Overall, fund managers are beating stock market benchmarks much more than they did one year ago, according to Morningstar data. However, some evidence suggests that exchange traded fund portfolios can provide investors with the same market factors, minus the management fees.
“Managers are adaptive, but they don’t change their stripes all that often,”Aaron Reynolds, associate director of asset-manager research at Robert W. Baird & Co., said in a recent report. Instead, market dynamics are always changing, said Reynolds, which results in a cycle where a percentage of active managers are beating benchmark movements. [PIMCO ETF Puts Focus on Active ETFs]
The cyclical nature of active manager outperformance has laid the groundwork for the argument of active versus passive investing, reports Karen Damato for The WSJ. John Cochrane, finance professor at the University of Chicago Booth School of Business, says investors are misguided if they think fund managers add or subtract value to a portfolio based on how well they pick individual stocks.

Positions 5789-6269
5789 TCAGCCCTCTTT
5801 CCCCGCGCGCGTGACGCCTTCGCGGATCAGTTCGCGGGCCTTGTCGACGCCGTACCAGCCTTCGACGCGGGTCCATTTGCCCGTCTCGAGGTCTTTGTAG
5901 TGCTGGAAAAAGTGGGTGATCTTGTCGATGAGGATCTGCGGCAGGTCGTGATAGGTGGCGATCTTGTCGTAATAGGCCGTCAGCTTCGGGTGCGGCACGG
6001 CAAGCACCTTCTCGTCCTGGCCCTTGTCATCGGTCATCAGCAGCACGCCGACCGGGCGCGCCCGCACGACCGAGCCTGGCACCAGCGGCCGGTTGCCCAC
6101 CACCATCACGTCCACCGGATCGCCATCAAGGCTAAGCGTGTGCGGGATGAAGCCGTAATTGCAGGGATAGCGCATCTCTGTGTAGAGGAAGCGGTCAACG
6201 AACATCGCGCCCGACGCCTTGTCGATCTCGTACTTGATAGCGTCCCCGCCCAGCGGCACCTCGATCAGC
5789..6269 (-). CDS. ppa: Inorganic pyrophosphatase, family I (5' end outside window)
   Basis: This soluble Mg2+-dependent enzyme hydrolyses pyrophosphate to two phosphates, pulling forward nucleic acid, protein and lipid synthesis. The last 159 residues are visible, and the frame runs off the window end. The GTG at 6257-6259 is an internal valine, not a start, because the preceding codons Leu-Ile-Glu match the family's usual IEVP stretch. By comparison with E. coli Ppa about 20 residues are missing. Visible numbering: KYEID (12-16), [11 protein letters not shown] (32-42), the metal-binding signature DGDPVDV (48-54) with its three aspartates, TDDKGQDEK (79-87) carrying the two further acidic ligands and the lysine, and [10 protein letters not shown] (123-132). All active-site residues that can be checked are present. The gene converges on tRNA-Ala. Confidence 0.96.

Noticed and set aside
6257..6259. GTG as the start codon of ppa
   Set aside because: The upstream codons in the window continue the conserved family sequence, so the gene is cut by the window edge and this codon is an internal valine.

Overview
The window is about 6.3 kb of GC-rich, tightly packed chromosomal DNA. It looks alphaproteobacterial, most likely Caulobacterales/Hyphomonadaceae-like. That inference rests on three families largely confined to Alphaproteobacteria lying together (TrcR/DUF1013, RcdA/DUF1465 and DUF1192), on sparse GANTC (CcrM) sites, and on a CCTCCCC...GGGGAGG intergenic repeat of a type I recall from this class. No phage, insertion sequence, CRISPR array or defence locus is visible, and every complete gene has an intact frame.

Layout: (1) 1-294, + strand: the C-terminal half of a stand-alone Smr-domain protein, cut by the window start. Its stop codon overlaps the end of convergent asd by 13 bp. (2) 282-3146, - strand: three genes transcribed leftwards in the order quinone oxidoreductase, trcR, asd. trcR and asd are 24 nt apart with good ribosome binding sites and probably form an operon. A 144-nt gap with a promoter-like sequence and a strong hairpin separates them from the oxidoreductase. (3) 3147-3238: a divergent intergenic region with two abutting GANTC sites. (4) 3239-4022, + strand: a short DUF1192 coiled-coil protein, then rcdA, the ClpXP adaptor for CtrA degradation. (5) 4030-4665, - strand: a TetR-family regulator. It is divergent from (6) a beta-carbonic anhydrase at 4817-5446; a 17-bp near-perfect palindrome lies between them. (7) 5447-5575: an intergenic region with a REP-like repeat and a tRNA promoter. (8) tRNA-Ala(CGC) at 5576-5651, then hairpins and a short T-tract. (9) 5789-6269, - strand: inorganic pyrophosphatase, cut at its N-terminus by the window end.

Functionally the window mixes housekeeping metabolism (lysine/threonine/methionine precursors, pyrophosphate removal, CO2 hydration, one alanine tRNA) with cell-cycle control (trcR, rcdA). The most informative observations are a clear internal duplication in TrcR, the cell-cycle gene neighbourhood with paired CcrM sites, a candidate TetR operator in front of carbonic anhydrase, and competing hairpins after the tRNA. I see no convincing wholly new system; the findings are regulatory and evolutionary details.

In general, managers have a strategy that favors certain kinds of stocks and those shares with a common thread all rise and fall together, explains Cochrane. The performance of a fund versus a benchmark can be judged better by a manager over or under weighting. [Active VS. Passive ETFs]
An alternative to figuring out the rise and fall of an active managers cycle is to construct a portfolio of ETFs, which ultimately provide exposure to the same market factors. ETFs cover different sectors, dividends, asset classes and low volatility, and they have lower expense ratios than active management fees. [Active ETFs Seen Taking Off in 2012]
Basically, ETFs have “raised the bar” for active managers to show their prowess. While there are active funds that beat benchmarks from time to time, investors should be cautious about funds that have recently outperformed a benchmark.
Tisha Guerrero contributed to this article.